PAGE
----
The cultural melting pot of America. The capital of a state besieged by floods and corruption. The site of a high-profile police killing. A hub of Mardi Gras festivity. How could corporate franchise radio ever speak to the unique wealth and woe that is Baton Rouge? Simply put, it can’t.
WHYR co-founder David Brown says he wanted to amplify the voices of the powerless.
We thought we could build on our call letters: Y R the politicians not listening? Y R we so poorly educated in Louisiana? Y R there so many pot holes?
Brown’s weekly program Third Place grew from those principles. In sociology, the third place–neither home nor work–is where people gather and democracy happens. His interview show has addressed issues from the local bus system and break-away school districts to corrupt state governance and environmental issues.
WHYR is rightly proud of its talk programming. The arts and entertainment program Art Scouts provides excellent, detailed coverage of art in the Baton Rouge area. There’s a high-quality poetry show, Poesis, and the locally produced Groks Science Radio Show. Environmental Update originates from the local Sierra Club chapter. Another producer started a live call-in show, A Pause for Thought.
Challenging Institutional Racism
Recent events in Baton Rouge—the police killing of Alton Sterling and the subsequent killing of 3 policemen—prompted special efforts from some of the station’s producers. Eric Hatfield, Perry Daniels, and Gerard Piper, hosts of The Louisiana All-American Sports Show, provided two extended-hour programs to address the community’s unrest.
Apart from sports (“Go LSU Tigers!”), the show has always been about social justice. Coach Daniels says the mindset shown by the Baton Rouge policeman who killed an unarmed neighborhood man “is exactly why we started this show.” The hosts encouraged their guests’ expression of grief and rage, but urged listeners to stay peaceful. “Violence, that’s a war we can’t win,” said Hatfield. “We’ll lose.”
The Katrina Years
The station was licensed in 2004 as a coalition between LSU students and local activists but was forced to suspend construction when Hurricane Katrina hit the Gulf Coast in August 2005. When the organization finally regrouped, its founders discovered that their license had been hijacked. According to co-founder Brown:
Someone had hacked into the FCC website, represented herself as a member of our board and methodically changed the board of directors so that all of our names were eventually removed and replaced with a new slate. Her organization is called Heaven Sent/Ethics Incorporated…. You just can’t make this stuff up.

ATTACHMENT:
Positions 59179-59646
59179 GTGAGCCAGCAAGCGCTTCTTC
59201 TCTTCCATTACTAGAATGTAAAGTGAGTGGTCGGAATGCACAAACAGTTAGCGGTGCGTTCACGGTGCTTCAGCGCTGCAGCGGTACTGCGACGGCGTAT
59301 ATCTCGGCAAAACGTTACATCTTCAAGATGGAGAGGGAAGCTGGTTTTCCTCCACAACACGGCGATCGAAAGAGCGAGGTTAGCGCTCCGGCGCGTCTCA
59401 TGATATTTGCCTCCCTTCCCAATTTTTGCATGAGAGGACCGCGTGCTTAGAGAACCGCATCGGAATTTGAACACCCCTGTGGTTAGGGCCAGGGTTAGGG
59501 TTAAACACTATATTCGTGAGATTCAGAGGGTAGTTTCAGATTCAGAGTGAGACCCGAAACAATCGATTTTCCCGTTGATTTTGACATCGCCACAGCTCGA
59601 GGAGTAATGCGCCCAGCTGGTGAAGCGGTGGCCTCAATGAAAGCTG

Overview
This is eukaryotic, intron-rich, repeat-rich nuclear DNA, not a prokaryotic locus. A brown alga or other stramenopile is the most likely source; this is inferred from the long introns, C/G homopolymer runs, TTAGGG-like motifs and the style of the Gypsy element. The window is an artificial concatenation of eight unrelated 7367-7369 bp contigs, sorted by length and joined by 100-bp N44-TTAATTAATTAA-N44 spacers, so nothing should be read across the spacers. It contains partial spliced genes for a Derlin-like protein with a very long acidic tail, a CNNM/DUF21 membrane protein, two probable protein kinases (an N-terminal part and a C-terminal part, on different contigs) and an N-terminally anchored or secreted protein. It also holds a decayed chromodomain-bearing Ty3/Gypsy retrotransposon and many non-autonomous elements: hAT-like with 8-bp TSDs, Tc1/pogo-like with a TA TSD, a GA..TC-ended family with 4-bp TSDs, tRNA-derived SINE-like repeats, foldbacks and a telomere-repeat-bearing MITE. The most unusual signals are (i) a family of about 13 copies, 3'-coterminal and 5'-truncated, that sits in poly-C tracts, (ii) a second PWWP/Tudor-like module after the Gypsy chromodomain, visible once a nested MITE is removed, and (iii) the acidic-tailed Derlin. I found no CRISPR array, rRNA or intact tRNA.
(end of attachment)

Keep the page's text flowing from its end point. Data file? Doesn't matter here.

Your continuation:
It wasn’t until several years later, when President Obama appointed new FCC members, that the station founders won their complaint and were given a fresh start: 18 months to be up and running. The rest is history: WHYR recently celebrated its fifth birthday on air.
The Gulf Coast region is synonymous with great music. You could say it takes the raw ingredients of country, blues, jazz, rock, and hiphop, and simmers it up into a unique jambalaya. Or, you could just listen to what Robert Sherman has to say. His two-hour music show, Down the Road, kicks off WHYR’s 7-hour block of Louisiana music on Sundays. According to him:
Early rock-n-roller Ernie K-Doe once said, ‘All music comes from New Orleans.’ Fifty years ago, it was early rock and roll; 50 years before that, it was early jazz. But believe it or not, no other local station plays what we play. It’s a crime. Music is part of our culture. If you’re living life right, it’s always Mardi Gras.
Diversity is the station’s hallmark. Look at the station’s Facebook page, and you’ll see black, brown and white volunteers working side-by-side. The on-air volunteers range from a professional Cajun fiddler to the one of the nation’s most authoritative voices on jazz. Indeed, it’s the same coming together of people from all walks that the region’s annual festival inspires.
WHY community radio? WHYR is becoming exactly what this unique locale needs: a rich cultural treasury in an age of corporate homogeneity, and a visionary community that transcends the difficult struggles in which its members are, of necessity, deeply engaged.